This iz the only time i hav ever cheated.
Aktually i dont think that i uzed the chair in my match -- so praps a lawyer would get me off.
Anyhow i am going straight now.
mac.

SpiderMan
04-05-2012, 05:57 PM
I use the vanishing-point technique to compensate off-line two (short rail first) and three (long rail first) kicks to the corner, and it's usually good for a hit. But it's easy to show examples of simple single-rail kicks that would be miles off using the same technique. Maybe I didn't follow exactly what you are doing?

SpiderMan

<div class="ubbcode-block"><div class="ubbcode-header">Originally Posted By: Soflasnapper</div><div class="ubbcode-body">For banking and kicking, I've long used the diamonds to form a virtual triangle from the cue ball to the ghost ball contact that makes the shot or hit.

I've been aware of the aim at the spot on the wall technique, but mainly as a guideline for a 3-railer aiming point. I haven't done much of that, as it differs from table to table of course (probably should work up such aim lines on the couple of tables I use most frequently, including mainly the table at my house).

I have experimented briefly with spots on the wall for situations like the double the points shots, and I found it to be remarkably accurate for that (removing the guesswork entirely!), but I shoot that rarely to never so mainly I've had the notion in reserve, knowledge that I didn't employ in my game.

Recently a 3-C player remarked that when playing pocket billiards (maybe also in 3-C play), he used off table aim points a lot-- not pre-set or pre-learned, as to go to a corner, but on the fly, for routine kicks or banks.

I realized that as part of the lineups I perform with triangles using the diamonds, the track usually falls off the line of the cue ball, so I try to get a close track, and then parallel the line over to and through the center of the cue ball. What I'm trying now is, instead of paralleling over, I get an off-table aim point that is exact to a known line, and then aim the off-track line cue ball to that same point.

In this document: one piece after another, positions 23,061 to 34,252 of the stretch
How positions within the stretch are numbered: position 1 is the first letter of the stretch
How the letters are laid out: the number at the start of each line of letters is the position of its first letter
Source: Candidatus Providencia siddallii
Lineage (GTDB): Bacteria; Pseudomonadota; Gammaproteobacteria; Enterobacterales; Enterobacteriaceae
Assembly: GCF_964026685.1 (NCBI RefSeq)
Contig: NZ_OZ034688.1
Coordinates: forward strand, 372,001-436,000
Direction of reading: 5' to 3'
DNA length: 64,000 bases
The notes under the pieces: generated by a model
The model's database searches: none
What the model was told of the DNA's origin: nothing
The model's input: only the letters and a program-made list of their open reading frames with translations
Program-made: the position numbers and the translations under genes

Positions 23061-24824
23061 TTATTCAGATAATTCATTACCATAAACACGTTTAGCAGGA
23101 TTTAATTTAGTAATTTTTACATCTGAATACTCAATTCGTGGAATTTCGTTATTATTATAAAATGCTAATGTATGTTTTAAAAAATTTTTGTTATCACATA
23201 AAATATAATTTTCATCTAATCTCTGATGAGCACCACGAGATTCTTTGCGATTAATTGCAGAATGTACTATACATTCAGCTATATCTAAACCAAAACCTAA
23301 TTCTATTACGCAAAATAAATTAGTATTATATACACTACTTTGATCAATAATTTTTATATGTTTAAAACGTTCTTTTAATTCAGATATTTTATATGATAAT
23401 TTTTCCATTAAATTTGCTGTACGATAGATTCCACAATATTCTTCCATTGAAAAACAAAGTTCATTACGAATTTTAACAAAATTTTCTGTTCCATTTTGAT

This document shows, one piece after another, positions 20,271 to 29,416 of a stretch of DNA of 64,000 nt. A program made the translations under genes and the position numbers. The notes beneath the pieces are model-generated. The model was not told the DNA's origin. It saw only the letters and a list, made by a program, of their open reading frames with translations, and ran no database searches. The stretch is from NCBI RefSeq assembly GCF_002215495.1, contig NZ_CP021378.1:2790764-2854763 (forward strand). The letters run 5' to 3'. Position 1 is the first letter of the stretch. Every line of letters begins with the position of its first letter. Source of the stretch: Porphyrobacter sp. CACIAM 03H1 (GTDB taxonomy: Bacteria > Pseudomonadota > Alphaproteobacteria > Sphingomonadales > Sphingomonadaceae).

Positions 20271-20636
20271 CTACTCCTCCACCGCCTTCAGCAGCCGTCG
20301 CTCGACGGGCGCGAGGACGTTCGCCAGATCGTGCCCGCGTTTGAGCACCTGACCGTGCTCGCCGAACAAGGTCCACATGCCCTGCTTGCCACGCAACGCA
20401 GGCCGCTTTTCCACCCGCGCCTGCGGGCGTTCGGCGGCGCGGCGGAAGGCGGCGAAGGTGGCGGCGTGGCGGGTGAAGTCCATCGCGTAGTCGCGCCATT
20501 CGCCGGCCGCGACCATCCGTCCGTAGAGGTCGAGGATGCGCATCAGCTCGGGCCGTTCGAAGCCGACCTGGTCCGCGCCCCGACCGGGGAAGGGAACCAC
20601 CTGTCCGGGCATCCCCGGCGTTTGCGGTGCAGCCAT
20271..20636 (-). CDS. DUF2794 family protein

Seems to work great, and really gives me confidence on some harder to see kick lines, and better accuracy on banks as well.

Reason is, I think, both the paralleling over, AND the aim to a convergence point are off a bit, but the aiming to a convergent point is closer to accurate for me.

If you're mainly a feel shooter on such shots, this will probably not be helpful, but if you use a variant of the isosceles triangle (two equal length sides) for them, and use the paralleling method with that, give it a try.

</div></div>

Soflasnapper
04-07-2012, 10:11 AM
The main tweak to make this work for me is to choose a reference line INSIDE my cue ball position line, so that the sighted off-table point is for a reference shot line closer to the object ball. Getting the spot sighted from an inside line makes sighting to it from a cue ball position outside it do the convergence.

On now some occasions that I've had a more convenient outside reference line, that convergence doesn't work as well. I think that's logical and it's now my tentative theory at least.